These plans will mold and impact our shared environment for generations to come. We want to participate in that discussion.

Let us together fulfill the ideal of "initiating a new era of tribal-state cooperation in areas of mutual concern," and out of respect for the sentiment of the people of California who strongly supported this principle in Propositions 5 and 1A.

Friends, since 2000 we have prospered in many ways, and we continue to make extraordinary progress.

We have done so with the blessing of the California electorate. Twice the people conferred their trust in us.

And with the progress we have made comes a tremendous responsibility.

We have a responsibility to our current and future tribal members; to the good people that we employ; to those that now neighbor our reservations; and a responsibility to our patrons.

Friends, we provide a form of entertainment, which most people enjoy responsibly.

But for a very small number it is more than entertainment, it can be a compulsion.

California tribal nations are proud of our commitment to promoting responsible gaming. Our tribal nations have funded non-profit counseling services.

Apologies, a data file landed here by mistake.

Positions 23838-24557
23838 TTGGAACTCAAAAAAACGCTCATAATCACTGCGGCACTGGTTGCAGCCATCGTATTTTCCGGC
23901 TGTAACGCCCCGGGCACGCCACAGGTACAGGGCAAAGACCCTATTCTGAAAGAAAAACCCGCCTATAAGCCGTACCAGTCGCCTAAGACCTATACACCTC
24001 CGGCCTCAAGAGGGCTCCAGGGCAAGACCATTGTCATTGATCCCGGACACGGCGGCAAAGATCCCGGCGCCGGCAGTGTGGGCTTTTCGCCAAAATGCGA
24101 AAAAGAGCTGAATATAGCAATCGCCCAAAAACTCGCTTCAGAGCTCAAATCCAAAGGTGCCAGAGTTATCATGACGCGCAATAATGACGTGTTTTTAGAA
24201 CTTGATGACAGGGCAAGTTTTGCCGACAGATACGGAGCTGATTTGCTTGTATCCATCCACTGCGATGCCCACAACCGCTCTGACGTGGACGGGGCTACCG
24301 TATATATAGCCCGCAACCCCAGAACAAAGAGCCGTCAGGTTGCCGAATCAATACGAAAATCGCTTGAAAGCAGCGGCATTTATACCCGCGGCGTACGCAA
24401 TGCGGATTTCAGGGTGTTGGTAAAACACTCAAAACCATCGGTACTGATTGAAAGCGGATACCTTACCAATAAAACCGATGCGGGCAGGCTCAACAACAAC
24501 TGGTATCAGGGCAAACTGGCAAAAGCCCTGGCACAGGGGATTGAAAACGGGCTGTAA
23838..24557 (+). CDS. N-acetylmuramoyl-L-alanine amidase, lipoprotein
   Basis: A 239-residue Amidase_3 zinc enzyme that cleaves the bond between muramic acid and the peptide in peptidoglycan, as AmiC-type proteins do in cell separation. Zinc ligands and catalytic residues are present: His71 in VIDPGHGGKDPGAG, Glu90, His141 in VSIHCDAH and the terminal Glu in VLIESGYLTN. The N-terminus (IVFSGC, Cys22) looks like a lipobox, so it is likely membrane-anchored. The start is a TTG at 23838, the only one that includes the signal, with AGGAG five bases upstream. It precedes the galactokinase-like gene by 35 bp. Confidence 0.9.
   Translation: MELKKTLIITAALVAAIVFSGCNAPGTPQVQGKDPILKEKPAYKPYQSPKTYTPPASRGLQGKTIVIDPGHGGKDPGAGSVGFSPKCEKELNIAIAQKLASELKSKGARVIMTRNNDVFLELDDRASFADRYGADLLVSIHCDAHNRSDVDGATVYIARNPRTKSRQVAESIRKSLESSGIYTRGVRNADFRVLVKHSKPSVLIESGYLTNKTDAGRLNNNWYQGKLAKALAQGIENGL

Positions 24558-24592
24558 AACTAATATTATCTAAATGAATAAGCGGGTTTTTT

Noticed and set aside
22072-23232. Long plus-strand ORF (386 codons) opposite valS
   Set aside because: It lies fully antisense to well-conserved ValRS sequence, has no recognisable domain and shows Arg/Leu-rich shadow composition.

We have funded 24-hour toll free help lines for the California Council on Problem Gambling.

Although some forms of legalized gaming have been in California for decades - in some cases more than half a century - the state's Office of Problem Gambling remained unfunded until tribes provided the resources.

And today we are still the ONLY segment of the gaming industry to provide monies for the California Office of Problem Gambling.

That is not acceptable. The gaming industry as a whole can and should do better.

As I said before, with our progress comes responsibility. We are addressing this issue responsibly. But if our progress is to endure for generations, then we must exceed what is expected of us.

So today, I propose that CNIGA form a task force, composed of problem gambling experts, tribal leaders, industry partners, and policymakers to study the issue and to develop recommendations that will promote responsible gaming throughout the California Indian gaming industry.

These findings and recommendations will serve as a foundation for future initiatives as our businesses continue to mature.